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Why are Workers Still Dying in Factory Fires in Bangladesh?

Why are Workers Still Dying in Factory Fires in Bangladesh?

July 15, 2021
How can it be in this day and age factory owners are still locking doors preventing workers from escaping a fire?

In 2013, which to me is a very long time ago, Sandy Smith, then Editor-in-Chief of EHS Today, wrote: “How long until factories in Bangladesh manufacturing goods for U.S.- and European-headquartered companies are safe for workers?

So why eight years later are we writing about 52 workers who died in a factory fire in Bangladesh on July 8?

How can it be in this day and age factory owners are still locking doors preventing workers from escaping fire?

At the Hashem Food and Beverage factory in Rupganj, an industrial town 15 miles east of  Dhaka, 52 workers, including children as young as 11, died in a massive fire that began on July 8 and raged on for more than a day, according to a report from Al Jazeera.

The news outlet reported that Jayedul Alam, police chief for Narayanganj district where the factory is located, said the entrance had been padlocked at the time of the blaze and the factory breached multiple fire and safety regulations. A fire services spokesman also said the exit door to the main staircase had been padlocked. Highly flammable chemicals and plastics had also been stored in the building.

If this sounds all too familiar, Bangladesh, which employs tens of thousands of low-paid workers making garments for large international companies has a long and tragic history of industrial disasters.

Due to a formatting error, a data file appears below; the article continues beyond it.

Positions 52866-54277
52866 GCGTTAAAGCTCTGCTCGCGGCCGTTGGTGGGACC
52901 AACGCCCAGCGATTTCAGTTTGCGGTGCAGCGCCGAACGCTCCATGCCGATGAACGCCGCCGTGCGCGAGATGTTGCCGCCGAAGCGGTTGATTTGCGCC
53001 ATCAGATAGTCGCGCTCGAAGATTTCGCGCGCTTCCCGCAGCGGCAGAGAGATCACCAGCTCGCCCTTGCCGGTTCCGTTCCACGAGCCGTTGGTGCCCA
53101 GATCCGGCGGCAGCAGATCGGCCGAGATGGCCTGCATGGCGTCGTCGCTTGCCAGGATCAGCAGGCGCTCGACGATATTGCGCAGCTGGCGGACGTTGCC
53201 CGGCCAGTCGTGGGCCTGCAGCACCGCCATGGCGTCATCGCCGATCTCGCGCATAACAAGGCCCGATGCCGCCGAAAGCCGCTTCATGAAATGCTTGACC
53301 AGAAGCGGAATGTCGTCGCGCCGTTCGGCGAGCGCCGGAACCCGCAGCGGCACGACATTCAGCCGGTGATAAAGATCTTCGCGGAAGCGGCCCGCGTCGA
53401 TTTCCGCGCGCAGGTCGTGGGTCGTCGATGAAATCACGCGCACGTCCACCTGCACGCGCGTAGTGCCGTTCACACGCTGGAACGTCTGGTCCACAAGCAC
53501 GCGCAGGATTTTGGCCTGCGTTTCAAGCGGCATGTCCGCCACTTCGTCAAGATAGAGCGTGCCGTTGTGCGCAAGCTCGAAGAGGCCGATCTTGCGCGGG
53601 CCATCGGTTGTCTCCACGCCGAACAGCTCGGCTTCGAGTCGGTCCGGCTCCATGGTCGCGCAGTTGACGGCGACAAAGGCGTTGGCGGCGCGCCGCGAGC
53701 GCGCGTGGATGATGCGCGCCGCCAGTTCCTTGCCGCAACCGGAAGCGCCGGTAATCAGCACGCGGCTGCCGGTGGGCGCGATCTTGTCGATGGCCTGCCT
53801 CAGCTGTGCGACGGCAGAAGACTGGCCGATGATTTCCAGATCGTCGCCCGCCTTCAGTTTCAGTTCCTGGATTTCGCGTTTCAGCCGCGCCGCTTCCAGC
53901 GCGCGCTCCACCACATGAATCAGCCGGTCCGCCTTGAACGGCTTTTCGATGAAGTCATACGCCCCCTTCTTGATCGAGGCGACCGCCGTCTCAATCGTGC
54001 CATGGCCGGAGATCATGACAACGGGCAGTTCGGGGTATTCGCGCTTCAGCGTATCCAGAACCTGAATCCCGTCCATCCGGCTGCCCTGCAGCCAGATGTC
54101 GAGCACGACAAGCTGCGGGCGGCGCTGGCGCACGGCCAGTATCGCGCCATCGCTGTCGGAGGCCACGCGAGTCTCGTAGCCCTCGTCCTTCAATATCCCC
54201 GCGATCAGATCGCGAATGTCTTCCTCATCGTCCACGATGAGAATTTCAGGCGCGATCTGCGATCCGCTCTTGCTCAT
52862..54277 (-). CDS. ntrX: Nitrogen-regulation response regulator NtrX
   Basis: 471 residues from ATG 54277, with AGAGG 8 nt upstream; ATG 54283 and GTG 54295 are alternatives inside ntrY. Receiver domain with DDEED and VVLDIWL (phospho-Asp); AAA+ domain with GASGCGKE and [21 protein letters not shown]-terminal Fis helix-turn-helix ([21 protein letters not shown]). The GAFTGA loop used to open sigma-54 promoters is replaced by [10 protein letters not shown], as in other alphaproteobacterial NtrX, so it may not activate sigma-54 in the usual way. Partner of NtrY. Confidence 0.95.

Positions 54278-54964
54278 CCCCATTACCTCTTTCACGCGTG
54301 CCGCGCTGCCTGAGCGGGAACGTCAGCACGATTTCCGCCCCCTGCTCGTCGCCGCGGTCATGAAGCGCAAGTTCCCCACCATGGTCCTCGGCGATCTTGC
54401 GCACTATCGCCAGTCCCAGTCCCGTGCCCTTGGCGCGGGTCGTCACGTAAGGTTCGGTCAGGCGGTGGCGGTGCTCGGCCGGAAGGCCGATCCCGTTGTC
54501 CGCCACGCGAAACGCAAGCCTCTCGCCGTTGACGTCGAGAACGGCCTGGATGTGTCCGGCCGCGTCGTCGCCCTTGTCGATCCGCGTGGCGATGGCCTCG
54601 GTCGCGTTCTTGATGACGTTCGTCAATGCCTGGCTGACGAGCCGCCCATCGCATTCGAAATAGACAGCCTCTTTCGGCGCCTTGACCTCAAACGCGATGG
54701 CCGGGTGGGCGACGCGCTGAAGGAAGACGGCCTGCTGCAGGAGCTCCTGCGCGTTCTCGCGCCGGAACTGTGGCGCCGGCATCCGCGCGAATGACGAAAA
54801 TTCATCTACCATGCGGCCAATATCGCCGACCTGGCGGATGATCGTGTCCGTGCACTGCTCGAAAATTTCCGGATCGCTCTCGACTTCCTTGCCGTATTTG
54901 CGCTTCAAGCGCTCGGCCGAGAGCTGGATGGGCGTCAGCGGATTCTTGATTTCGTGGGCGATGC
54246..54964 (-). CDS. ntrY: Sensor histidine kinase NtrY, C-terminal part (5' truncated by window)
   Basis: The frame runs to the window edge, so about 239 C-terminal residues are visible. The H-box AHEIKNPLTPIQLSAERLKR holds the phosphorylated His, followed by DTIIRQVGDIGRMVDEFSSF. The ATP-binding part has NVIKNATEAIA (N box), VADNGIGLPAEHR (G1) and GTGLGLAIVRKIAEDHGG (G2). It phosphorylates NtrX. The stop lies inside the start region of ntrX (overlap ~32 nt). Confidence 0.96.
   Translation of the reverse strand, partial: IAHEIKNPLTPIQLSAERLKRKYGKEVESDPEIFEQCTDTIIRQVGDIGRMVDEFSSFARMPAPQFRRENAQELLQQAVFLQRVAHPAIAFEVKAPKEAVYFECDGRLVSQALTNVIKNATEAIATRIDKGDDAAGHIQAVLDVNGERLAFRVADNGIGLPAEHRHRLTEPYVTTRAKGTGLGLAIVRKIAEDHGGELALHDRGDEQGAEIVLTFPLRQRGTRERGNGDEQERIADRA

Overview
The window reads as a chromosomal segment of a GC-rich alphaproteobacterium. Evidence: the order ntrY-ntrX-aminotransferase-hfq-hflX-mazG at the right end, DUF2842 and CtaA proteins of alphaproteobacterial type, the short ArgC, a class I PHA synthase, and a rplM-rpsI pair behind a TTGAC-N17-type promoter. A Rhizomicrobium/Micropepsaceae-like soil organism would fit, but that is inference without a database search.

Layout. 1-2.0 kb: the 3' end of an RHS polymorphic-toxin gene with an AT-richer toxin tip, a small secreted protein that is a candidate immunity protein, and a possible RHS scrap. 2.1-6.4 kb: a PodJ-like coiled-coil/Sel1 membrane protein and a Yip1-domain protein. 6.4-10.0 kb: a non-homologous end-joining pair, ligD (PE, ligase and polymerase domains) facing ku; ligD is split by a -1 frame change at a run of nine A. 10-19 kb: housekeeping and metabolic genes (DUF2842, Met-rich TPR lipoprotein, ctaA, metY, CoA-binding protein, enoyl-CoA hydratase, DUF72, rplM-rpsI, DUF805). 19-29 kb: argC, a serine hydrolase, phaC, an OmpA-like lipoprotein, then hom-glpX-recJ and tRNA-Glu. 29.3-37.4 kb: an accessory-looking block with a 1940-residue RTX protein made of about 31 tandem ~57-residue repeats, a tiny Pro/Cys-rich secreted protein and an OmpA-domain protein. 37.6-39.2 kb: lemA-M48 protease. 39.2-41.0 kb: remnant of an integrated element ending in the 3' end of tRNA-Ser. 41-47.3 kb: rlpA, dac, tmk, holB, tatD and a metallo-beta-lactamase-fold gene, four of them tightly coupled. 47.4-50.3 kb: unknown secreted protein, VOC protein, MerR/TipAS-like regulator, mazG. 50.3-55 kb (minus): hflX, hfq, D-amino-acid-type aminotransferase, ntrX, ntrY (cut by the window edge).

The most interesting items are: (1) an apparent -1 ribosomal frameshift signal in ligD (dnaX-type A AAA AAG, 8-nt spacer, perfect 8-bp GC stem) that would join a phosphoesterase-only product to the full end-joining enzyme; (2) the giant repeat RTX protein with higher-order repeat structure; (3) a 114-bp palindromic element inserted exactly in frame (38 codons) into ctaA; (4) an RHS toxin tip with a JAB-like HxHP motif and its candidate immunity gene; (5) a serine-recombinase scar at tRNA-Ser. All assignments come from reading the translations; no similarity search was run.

“Continuing corruption and lax enforcement have resulted in many deaths, over the years,  AP said in an article.

After the horrific collapse of the Rana Plaza garment factory that killed more than 1,100 people, the country imposed tougher safety rules. An agreement between Bangladeshi unions and international brands was signed -- The Accord on Fire and Building Safety in Bangladesh. It was a five-year agreement signed in May 2013 and extended until 2018 and it will expire again on August 31, 2021.

According to Remake, the initial inspection of Bangladesh’s factories in 2013 found “more than 87,000 safety issues, including more than 50 factories that were at immediate risk of collapsing”. Since then, more than 90% of the original hazards which were identified have been eliminated, a result of 38,000 initial and follow-up inspections

While an important step, there are still issues. According to the AP,  “the country’s garment industry has since become largely compliant under domestic and global watchdogs. But many other local industries fail to maintain safety compliance and the disasters have continued. In 2019, 67 people were killed when a complex housing warehouses, shops and apartments caught fire.

Responding to this latest tragedy the International Labor Association gave this statement:

This incident illustrates the urgent need in Bangladesh for authorities and building owners to ensure that buildings in which thousands of workers spend the better part of their day are built and operated in compliance with national code requirements. If the fire safety measures required by the regulations were properly implemented, it would provide for the safe evacuation of occupants in this type of emergency.

This cannot and should not ever happen again. Tighter regulations must ensure worker's safety and we should never have to write another story like this.

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